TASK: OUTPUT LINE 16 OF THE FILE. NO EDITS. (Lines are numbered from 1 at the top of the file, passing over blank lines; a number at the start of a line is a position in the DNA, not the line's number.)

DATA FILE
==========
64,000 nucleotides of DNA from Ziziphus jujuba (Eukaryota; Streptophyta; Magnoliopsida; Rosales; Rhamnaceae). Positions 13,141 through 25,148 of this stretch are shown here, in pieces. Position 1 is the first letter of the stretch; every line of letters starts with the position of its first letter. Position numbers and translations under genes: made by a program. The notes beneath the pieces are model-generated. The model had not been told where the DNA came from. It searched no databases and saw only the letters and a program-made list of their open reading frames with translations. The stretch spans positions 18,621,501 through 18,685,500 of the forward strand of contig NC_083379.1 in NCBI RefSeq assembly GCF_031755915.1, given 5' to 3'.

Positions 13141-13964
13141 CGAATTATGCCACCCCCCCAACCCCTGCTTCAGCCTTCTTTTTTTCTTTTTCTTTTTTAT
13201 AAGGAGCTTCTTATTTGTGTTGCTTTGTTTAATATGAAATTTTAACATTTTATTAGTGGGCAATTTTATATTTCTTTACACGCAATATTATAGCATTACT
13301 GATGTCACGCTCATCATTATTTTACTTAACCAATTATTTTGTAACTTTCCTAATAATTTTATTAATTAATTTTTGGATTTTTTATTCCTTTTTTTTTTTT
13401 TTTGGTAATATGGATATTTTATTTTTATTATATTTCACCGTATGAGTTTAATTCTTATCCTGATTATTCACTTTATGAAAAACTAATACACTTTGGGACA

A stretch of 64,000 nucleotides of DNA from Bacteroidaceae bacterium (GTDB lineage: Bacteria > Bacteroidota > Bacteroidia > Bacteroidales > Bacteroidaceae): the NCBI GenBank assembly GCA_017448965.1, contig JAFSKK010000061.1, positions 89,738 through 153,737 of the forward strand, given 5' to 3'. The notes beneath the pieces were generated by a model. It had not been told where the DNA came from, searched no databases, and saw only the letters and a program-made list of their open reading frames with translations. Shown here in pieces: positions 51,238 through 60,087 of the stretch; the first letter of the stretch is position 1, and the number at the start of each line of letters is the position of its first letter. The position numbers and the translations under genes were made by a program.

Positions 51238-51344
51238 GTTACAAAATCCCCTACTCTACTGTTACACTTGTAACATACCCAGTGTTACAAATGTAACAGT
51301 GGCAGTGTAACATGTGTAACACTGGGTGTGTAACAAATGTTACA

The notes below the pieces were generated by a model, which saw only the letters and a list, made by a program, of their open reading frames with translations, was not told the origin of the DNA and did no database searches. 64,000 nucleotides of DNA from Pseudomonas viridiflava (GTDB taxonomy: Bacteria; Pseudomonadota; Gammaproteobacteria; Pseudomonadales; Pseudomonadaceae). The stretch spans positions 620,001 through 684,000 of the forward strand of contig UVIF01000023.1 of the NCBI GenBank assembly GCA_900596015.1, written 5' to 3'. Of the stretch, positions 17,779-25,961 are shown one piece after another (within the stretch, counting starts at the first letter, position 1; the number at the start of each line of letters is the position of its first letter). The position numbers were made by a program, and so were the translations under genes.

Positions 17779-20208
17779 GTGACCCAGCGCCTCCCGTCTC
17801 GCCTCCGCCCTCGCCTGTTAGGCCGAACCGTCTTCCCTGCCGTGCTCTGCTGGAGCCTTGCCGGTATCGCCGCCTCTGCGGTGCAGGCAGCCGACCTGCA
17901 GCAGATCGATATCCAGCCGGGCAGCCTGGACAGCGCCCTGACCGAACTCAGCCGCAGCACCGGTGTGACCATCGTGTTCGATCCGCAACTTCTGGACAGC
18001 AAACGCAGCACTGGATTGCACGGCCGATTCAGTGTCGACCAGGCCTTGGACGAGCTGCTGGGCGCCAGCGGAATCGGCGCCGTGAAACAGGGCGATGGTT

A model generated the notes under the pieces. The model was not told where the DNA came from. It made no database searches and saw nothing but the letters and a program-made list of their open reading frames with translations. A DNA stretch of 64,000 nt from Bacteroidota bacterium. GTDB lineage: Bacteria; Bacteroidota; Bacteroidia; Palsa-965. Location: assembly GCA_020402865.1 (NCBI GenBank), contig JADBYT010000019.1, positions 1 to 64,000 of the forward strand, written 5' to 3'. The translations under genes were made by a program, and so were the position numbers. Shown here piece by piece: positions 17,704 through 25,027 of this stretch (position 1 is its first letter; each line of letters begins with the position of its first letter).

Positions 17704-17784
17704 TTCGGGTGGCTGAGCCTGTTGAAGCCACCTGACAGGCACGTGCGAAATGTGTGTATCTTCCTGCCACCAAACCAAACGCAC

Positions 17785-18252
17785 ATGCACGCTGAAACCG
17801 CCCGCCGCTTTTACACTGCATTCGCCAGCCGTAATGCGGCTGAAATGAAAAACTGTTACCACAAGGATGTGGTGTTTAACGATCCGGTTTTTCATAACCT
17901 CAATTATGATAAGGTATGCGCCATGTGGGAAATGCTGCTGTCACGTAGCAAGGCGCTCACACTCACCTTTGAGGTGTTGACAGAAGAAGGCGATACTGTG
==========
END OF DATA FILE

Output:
18001 AAACGCAGCACTGGATTGCACGGCCGATTCAGTGTCGACCAGGCCTTGGACGAGCTGCTGGGCGCCAGCGGAATCGGCGCCGTGAAACAGGGCGATGGTT